Cutting your losses
I have a class this semester that--despite every gimmick I throw at them--will not engage. So a few weeks ago I gave up trying. This is not what a professor who has committed himself to active learning pedagogy, growth mindset and student-centered approaches is supposed to do. He is expected to find a way to get through to these students. He is supposed to keep trying, to break through.
But I looked at the needs of the students in my other class and did a quick calculation. I could keep spending all my time and energy trying to come up with innovative ways to get through to a roomful of students doing the mannequin challenge, or I could put more effort into the other courses. So I just went back to lecturing in my problematic course.
They won. They didn't want to engage and I gave in.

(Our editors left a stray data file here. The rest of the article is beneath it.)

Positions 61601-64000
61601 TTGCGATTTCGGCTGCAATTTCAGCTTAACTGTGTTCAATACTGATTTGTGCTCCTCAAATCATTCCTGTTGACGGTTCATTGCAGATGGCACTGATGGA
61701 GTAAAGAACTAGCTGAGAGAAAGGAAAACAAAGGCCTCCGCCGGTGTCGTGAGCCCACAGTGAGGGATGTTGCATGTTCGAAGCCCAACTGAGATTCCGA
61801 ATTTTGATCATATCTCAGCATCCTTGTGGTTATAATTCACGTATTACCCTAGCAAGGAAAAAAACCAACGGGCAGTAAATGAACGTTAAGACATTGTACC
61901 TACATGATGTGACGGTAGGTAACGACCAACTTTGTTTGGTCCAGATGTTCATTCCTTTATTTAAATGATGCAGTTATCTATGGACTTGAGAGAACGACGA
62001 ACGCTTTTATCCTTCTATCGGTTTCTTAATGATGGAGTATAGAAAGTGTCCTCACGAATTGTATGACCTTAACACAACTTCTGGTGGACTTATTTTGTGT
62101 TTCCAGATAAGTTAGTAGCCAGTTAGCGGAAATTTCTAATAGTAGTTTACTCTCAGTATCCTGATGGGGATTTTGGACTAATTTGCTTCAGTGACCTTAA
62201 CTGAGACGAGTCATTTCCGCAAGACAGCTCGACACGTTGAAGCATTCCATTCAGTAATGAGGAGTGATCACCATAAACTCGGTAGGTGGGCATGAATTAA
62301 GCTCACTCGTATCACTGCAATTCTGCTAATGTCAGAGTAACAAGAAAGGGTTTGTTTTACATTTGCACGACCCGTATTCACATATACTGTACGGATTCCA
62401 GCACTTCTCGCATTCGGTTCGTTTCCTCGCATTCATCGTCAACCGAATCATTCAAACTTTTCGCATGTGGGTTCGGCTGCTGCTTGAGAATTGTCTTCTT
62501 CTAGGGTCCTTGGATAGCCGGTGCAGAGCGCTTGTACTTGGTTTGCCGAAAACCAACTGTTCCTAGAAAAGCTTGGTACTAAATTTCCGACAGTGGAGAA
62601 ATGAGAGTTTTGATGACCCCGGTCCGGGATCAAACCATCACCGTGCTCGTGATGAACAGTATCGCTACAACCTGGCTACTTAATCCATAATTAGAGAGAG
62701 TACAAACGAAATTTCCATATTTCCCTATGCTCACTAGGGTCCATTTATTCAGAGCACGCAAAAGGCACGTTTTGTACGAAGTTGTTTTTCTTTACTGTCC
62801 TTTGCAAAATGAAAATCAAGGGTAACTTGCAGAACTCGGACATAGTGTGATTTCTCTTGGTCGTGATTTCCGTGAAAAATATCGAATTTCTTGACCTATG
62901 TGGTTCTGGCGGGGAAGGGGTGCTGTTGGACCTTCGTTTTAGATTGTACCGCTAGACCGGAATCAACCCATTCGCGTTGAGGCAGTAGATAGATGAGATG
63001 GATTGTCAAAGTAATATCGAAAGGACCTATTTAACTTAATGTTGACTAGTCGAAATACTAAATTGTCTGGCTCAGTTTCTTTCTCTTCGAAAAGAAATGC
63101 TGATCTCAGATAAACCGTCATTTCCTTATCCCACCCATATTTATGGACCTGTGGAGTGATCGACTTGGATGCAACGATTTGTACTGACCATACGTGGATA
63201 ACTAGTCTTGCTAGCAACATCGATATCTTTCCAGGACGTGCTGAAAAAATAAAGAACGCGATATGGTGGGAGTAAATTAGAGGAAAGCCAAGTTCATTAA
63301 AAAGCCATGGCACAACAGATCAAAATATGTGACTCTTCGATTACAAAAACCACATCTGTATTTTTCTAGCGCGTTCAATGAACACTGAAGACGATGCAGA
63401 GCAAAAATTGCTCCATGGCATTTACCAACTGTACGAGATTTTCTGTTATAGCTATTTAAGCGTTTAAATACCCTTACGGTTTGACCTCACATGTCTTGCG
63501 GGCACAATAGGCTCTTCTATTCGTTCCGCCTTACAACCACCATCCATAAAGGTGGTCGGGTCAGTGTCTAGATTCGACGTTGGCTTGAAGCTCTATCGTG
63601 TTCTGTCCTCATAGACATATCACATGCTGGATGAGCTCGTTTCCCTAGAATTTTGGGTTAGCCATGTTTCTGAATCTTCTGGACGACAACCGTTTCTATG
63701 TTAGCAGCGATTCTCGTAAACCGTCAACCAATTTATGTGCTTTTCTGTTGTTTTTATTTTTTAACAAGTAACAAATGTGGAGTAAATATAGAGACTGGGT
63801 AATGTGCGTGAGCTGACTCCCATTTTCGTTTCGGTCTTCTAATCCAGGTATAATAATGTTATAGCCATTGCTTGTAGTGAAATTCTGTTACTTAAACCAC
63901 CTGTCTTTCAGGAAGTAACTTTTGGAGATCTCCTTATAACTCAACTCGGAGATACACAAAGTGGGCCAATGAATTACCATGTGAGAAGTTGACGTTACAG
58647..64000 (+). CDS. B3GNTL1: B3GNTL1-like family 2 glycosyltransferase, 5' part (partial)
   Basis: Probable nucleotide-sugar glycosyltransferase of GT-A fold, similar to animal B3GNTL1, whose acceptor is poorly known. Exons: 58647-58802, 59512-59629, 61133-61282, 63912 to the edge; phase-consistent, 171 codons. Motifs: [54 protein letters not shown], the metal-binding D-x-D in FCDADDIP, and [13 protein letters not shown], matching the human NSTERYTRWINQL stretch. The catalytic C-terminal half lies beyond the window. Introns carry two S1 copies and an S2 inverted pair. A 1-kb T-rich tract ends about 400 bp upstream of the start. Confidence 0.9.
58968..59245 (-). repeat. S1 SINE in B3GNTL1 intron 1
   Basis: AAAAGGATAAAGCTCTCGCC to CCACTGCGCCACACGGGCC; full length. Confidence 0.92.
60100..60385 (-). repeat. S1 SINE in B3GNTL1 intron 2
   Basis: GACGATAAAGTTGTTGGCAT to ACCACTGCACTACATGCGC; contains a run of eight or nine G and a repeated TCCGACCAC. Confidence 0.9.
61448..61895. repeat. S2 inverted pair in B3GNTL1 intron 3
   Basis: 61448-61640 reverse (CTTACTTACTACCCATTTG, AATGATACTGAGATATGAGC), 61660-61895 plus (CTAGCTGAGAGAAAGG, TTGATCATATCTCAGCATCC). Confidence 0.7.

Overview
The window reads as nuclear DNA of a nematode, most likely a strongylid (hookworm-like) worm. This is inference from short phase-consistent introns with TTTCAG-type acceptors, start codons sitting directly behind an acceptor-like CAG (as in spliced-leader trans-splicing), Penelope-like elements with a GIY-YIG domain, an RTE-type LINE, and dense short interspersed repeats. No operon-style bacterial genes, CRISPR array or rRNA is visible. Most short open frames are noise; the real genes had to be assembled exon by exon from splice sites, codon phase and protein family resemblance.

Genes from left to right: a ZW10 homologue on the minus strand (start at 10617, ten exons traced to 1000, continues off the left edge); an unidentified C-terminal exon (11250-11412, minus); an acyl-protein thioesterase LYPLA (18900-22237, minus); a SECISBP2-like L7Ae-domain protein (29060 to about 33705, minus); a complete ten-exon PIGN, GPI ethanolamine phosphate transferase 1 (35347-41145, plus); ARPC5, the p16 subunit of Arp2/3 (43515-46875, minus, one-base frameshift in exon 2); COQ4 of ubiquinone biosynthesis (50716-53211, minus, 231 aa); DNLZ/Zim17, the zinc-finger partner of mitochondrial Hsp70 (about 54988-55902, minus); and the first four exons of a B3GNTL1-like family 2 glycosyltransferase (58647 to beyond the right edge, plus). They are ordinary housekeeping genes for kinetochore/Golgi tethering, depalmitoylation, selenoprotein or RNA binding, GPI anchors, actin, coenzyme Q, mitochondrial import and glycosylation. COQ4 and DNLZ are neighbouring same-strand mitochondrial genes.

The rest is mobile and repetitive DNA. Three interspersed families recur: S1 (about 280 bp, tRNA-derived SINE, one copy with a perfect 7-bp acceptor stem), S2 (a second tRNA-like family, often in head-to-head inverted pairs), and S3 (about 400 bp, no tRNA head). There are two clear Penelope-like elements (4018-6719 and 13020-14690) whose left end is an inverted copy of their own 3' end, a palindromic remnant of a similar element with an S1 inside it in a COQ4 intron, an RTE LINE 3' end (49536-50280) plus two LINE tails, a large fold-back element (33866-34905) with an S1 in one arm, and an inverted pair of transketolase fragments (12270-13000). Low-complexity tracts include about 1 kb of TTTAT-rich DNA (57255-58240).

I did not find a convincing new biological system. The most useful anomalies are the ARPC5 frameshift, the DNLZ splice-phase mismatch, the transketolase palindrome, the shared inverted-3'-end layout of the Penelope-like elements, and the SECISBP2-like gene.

I feel bad about it, too. It's an odd feeling going into class each day knowing you are doing it wrong. You can actually feel it each time one of them looks at the clock in boredom, or stares blankly into space. And you yourself feel guilty, a little ashamed. You commit yourself to getting it right next time, but right now it is what it is. Sometimes you have to cut your losses.
Yesterday as I stood in the hallway doing the evaluation shuffle, I wondered if they were ripping me as much as I was. But who knows? Maybe they don't even see the difference. If so, that's the real tragedy.